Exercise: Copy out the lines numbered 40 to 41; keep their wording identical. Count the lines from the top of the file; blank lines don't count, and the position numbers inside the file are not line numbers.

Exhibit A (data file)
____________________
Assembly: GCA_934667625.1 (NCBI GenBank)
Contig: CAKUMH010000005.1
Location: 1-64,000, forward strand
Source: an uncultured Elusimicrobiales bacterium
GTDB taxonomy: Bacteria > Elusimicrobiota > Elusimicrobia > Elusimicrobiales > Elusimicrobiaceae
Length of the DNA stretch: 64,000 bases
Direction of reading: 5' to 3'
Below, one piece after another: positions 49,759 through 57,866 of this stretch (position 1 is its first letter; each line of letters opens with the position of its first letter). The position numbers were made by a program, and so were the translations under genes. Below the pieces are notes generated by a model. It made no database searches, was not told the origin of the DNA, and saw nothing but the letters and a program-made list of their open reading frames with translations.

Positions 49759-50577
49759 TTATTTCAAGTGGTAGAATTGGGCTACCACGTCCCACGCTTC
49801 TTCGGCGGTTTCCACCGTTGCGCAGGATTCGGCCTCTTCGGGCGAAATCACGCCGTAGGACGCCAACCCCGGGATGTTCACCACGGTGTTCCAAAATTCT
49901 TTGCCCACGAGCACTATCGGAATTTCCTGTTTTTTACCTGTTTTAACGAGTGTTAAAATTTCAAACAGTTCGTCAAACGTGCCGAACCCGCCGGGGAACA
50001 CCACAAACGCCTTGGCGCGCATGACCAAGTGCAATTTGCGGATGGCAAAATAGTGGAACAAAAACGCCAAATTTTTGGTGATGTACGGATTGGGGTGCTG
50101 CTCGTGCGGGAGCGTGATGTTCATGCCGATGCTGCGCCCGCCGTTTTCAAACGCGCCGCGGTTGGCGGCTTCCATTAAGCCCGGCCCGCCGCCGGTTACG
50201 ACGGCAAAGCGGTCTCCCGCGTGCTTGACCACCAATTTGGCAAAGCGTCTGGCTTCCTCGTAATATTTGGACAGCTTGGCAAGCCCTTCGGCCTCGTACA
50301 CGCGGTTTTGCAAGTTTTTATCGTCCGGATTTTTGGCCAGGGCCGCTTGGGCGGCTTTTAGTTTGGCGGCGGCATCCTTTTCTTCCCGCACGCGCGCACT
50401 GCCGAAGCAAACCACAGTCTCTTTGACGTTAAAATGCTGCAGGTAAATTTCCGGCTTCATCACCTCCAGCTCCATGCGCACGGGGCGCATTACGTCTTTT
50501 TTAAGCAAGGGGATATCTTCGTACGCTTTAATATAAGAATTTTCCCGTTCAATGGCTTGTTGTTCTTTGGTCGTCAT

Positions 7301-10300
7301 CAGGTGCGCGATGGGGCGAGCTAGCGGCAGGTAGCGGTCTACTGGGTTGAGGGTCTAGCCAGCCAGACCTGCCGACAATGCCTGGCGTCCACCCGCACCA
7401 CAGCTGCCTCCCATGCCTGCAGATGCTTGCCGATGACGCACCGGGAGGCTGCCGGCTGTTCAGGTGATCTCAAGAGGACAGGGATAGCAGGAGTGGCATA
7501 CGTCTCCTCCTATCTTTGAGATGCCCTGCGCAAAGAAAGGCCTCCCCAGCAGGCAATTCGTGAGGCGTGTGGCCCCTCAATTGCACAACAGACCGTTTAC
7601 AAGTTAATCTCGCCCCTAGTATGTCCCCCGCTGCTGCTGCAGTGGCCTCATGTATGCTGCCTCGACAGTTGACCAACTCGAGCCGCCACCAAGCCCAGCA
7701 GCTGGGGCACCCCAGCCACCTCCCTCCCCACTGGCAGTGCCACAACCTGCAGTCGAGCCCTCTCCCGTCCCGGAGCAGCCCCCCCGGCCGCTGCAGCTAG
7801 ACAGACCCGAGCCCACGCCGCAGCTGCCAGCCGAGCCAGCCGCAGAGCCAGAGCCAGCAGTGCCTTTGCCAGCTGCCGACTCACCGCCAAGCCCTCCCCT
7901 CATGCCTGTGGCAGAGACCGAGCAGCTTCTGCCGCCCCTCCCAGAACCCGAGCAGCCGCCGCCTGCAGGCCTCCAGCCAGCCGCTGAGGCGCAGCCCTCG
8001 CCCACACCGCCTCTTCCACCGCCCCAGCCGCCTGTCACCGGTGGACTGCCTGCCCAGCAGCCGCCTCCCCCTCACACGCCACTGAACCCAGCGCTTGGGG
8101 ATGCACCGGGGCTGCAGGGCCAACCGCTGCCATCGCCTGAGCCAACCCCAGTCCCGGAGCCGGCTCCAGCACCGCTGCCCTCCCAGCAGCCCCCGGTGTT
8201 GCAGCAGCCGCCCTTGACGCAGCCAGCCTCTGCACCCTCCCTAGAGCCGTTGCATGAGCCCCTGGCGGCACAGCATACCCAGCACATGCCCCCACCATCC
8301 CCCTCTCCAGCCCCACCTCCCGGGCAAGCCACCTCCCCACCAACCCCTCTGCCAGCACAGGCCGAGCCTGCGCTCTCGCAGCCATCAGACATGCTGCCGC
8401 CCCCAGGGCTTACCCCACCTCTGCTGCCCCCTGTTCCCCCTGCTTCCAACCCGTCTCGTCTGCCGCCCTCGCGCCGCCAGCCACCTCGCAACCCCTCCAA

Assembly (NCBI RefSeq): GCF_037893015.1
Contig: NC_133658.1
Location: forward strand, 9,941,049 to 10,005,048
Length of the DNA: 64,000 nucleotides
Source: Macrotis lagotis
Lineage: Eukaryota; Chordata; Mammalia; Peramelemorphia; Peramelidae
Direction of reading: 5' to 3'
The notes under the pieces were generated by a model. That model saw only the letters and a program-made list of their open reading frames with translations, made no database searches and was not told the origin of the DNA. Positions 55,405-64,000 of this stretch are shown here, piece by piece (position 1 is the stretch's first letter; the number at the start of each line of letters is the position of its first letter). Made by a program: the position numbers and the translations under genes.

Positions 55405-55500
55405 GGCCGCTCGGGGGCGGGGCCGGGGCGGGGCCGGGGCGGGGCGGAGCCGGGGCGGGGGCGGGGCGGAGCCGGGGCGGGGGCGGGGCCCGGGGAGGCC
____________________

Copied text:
Positions 55405-55500
55405 GGCCGCTCGGGGGCGGGGCCGGGGCGGGGCCGGGGCGGGGCGGAGCCGGGGCGGGGGCGGGGCGGAGCCGGGGCGGGGGCGGGGCCCGGGGAGGCC